Purchased $500k house with $100k Down and a loan of $400K.
At the end of a year, and in the current market, the buyer is in bad shape compared to the renter.
Including the down payment, you’ve paid $136k, with a tax break of $8k, that can be reduced to about $128k. On top of that you still owe about $396k on the mortgage, so your total liability is about $524k (I’m not an accountant, so I don’t know if “liability” is the correct term here). Anyway, you would need to sell for about $506k + comission in order to be out the same $18k that the renter is for that same year. Not likely in the current market. Hurray for the renter!
At the end of 5 years, the buyer is doing a little better, but the renter is probably still winning. Including the down payment, the buyer has paid $248k, minus about $36k in tax breaks over the past 5 years, $212k. The buyer still owes about $374k on the mortgage, for a total liability of $586k. The renter in the same 5 years (if rent did not rise), would have been out 90k. So at the end of 5 years, the buyer would need to sell the house for $496k + comission to still be in the same boat as the renter.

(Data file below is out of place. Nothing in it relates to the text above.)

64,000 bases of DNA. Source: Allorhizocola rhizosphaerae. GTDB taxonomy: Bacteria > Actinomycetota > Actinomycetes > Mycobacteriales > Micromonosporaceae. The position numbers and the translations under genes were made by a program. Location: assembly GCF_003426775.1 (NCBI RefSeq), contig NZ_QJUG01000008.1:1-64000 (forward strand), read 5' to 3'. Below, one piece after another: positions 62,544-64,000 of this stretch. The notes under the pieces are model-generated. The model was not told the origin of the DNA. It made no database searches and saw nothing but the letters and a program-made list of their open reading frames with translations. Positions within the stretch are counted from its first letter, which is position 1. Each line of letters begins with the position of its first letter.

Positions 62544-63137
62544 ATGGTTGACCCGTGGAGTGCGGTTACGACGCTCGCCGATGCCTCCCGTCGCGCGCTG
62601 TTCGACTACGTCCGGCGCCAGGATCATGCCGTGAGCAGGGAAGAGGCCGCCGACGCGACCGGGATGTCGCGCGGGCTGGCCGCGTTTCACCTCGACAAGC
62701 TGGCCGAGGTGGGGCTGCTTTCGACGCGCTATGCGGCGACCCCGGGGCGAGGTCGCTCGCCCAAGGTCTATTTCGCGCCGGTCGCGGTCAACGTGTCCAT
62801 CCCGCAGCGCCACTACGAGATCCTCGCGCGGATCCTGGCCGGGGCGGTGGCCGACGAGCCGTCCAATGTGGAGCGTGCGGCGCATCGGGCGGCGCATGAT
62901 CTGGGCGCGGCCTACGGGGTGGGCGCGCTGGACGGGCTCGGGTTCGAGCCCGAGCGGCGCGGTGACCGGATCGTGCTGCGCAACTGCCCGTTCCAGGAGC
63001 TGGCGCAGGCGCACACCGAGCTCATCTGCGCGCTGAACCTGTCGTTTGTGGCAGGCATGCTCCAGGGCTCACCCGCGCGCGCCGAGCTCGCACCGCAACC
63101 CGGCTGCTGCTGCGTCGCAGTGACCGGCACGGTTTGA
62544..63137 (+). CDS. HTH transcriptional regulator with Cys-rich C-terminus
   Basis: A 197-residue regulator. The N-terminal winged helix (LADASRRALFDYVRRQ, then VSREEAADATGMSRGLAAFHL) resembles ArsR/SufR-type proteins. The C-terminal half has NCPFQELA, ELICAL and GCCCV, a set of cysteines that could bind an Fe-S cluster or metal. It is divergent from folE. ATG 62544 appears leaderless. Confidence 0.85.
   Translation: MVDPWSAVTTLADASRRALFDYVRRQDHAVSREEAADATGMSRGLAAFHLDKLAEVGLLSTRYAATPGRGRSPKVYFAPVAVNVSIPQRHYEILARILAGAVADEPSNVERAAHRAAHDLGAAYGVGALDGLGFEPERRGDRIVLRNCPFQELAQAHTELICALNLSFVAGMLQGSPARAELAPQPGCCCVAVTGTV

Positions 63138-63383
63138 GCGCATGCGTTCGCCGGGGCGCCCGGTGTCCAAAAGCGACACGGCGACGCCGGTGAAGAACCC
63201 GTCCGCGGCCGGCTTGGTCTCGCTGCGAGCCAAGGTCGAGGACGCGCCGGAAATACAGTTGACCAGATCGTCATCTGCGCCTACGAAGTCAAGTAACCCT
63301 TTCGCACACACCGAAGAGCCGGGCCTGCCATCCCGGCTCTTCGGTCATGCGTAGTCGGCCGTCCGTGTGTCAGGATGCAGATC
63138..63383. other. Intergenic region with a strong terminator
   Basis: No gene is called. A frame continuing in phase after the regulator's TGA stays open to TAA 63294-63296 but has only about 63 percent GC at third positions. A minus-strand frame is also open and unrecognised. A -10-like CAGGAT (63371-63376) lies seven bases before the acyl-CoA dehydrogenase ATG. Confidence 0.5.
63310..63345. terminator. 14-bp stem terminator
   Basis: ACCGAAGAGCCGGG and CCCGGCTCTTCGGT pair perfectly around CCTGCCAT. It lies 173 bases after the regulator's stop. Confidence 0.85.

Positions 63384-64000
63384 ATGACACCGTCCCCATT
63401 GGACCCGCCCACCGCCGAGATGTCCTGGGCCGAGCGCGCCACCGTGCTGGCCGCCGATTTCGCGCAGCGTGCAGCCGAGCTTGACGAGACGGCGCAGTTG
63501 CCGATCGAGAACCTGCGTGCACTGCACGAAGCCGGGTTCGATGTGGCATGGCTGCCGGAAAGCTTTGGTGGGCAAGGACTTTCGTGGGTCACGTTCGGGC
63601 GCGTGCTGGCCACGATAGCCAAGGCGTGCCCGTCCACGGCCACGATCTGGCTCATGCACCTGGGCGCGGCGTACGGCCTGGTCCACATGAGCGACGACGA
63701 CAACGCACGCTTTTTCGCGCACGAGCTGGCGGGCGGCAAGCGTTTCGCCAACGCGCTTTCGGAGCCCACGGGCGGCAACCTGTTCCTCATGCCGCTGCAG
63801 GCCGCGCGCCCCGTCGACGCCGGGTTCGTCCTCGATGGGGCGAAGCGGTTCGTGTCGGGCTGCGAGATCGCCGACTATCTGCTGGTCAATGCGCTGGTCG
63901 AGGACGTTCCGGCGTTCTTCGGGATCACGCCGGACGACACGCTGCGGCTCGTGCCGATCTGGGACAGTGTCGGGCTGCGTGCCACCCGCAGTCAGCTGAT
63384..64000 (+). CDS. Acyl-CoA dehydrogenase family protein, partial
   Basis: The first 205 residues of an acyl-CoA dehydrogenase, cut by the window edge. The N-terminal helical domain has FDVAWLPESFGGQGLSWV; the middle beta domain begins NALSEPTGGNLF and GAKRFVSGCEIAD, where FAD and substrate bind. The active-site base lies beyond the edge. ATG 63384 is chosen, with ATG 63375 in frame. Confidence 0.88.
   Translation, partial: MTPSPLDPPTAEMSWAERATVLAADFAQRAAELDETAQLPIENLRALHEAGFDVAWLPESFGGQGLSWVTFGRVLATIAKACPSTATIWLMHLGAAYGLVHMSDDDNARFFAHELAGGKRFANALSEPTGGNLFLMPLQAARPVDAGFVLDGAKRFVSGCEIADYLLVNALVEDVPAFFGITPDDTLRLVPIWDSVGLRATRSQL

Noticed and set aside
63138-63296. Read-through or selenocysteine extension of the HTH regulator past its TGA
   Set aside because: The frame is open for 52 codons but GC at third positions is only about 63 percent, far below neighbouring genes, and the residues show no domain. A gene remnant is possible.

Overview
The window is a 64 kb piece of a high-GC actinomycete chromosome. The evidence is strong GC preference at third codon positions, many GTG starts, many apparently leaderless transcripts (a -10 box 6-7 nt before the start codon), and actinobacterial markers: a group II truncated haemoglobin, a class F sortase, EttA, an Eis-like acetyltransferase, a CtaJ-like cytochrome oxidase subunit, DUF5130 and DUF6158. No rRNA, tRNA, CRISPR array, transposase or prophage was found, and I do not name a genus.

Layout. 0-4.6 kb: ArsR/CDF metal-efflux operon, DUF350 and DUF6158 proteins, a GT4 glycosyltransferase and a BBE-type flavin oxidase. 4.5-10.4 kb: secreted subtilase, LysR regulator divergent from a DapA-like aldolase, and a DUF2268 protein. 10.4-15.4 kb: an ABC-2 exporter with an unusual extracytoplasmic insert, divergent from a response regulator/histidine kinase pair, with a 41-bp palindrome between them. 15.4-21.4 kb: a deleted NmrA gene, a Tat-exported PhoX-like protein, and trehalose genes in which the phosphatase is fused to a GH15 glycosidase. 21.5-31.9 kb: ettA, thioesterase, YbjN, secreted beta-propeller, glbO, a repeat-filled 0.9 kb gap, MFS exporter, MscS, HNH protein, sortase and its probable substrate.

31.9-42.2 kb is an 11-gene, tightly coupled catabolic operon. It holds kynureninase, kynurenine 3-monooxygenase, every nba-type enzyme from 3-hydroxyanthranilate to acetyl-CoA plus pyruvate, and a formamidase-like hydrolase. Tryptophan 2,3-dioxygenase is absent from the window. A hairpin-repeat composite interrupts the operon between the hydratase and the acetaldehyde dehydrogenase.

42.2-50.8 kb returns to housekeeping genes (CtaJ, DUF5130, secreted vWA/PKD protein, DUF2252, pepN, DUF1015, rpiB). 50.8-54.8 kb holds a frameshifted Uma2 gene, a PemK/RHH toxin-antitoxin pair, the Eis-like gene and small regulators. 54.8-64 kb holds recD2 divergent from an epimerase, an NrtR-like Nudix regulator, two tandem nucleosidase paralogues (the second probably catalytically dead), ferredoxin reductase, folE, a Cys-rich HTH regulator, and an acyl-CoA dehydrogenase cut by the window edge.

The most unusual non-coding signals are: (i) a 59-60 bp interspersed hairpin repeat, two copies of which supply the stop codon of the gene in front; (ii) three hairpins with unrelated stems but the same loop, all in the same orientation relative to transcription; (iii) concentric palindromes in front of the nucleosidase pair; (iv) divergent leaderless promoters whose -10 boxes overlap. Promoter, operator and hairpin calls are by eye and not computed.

Aha! At 10 years, the buyer has paid about $395k but got $70k in tax breaks. The buyer owes $338k on the mortgage, for total liability of $663. The renter has paid $180k in rent, if their rent never went up! So the buyer could sell for about $483k + commission and be in the same boat as the renter. I think this is about the break even point. If the house can sell for $500k in 2016, that ought to cover any commissions. Right?
The buyer does have some additional benefits at this point though. If the renter is just buying the house at that point, they will just be starting the 30 years it will take to pay off the mortgage. The buyer only has 20 years left on their mortgage. They could probably even refinance the $338k with a 15 year mortgage, and possibly lower their payments depending on the interest rates at that time.
That was a rough 10 years for the buyer, but at the end they seem to be better off than the renter, and it only gets better from there. Was that gamble worth it?
I’m still renting, because $3,000 is not affordable to me. That would stretch me to the limit. If anything happened in that first 10 years and I needed to sell, I would be in dire straits. Besides I have not found any house selling for $500k that I would really want to spend the next 10 years in.